Tuesday, October 4, 2011

Democratic governors look at arena

Some members of the Democratic Governor's Association are in Charlotte this week for a fundraiser and policy talks. Two of the state chief executives got a tour Monday of Time Warner Cable Arena - site of their party's 2012 national convention.

Maryland Gov. Martin O'Malley, who heads the DGA, and Massachusetts Gov. Deval Patrick answered questions:

About the benefits a city gets from hosting a convention: "I can tell you, from Boston (host of the party's 2004 convention), that the Democratic convention was very good for us," said Patrick. "It created lots and lots of jobs.... Many, many more hotel and convention space opportunities were created in Boston; we still enjoy the benefits. So this is a convention that is going to be good for Charlotte."

About the decision by some labor unions to boycott the convention because North Carolina is a right-to-work state: "We are a large, diverse party...with a very, very big tent and a lot of interest," said O'Malley. "And part of that party happens to be the great numbers of people in the South ... This is one of the smaller venues, site-wise, that we have had ... (But) we always want to have as large a coalition as possible. And if any labor union or any of the groups that make up the Democratic Party choose not to come, sure, that's a disappointment. But we are still going to have a much broader and more diverse consensus and coalition than ... the other party."

About whether the Democrats can re-energize the young people, African-Americans and others who helped President Obama win in 2008: "Nobody is taking this (re-election) for granted. And we shouldn't," Patrick said. "I say to Democrats who are nervous: 'Good, good.' Because that edge is important for us. It means we need to get out there and work, it means we need to make the case to people at a grassroots level ... And we need to show people that they've got a stake in each other and in the outcome."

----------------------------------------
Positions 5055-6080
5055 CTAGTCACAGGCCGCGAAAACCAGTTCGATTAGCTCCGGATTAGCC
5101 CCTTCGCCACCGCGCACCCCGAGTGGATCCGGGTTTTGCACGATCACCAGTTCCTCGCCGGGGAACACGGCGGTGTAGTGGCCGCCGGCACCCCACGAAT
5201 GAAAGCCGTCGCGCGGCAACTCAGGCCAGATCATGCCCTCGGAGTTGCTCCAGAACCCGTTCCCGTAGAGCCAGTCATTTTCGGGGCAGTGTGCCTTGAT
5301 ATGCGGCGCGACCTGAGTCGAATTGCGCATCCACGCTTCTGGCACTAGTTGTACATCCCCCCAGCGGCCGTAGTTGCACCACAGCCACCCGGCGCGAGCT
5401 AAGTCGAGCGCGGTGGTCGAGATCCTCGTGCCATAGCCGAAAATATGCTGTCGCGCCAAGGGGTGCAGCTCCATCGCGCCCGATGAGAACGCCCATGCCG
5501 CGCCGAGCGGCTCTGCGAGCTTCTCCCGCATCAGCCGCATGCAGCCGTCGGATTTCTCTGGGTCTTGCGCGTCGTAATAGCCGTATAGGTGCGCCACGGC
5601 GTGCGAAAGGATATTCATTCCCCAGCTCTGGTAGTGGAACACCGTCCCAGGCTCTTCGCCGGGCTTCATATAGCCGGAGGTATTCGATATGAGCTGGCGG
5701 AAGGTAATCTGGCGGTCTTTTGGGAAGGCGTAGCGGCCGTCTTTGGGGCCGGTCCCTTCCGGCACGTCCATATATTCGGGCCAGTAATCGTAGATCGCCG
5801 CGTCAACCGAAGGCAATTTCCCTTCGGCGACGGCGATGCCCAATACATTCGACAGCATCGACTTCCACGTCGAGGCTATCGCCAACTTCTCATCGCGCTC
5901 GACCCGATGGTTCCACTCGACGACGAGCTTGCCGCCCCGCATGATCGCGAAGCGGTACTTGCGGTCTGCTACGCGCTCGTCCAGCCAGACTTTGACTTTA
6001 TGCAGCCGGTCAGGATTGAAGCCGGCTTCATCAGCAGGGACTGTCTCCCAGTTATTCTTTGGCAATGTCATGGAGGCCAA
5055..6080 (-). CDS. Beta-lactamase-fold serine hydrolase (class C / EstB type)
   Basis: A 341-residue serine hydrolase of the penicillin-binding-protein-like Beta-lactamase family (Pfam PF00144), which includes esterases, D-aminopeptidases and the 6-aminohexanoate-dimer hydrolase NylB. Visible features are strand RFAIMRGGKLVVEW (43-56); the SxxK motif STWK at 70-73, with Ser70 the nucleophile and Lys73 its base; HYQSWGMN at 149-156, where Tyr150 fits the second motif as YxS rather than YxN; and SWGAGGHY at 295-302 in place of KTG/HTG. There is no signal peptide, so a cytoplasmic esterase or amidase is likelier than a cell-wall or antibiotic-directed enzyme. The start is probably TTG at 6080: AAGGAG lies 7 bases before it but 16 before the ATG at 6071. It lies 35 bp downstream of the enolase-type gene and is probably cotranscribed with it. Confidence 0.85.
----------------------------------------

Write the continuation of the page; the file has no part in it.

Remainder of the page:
About what Democrats can do to boost Obama's sagging poll numbers in North Carolina and nationally: "None of us should be happy with the state of our economy," said O'Malley. "But at the end of the day, you're going to have a (GOP) economic plan that was a miserable failure, contrasted with a (Democratic) plan that has, in many cases, been effective and could be more effective. And there's a long period of time that's going to go by between now and the election. And when people make their choice, the president is not going to be running against the Almighty. He will be running against an alternative." Tim Funk

N.C. poll shows Obama lags in job performance

If President Barack Obama hopes to carry North Carolina again, he has some work to do, according to an Elon University Poll released Monday.

Fifty-one percent of N.C. residents disapprove of the president’s job performance, while 42 percent approve. The poll of 594 voters has a margin of error of 4 percentage points.

Obama’s jobs proposal hasn’t won that many fans either.

Just 35 percent of North Carolinians said they would encourage their member of Congress to vote for the president’s jobs proposal. Thirty-six percent don’t like it and 28 percent aren’t sure. Jim Morrill


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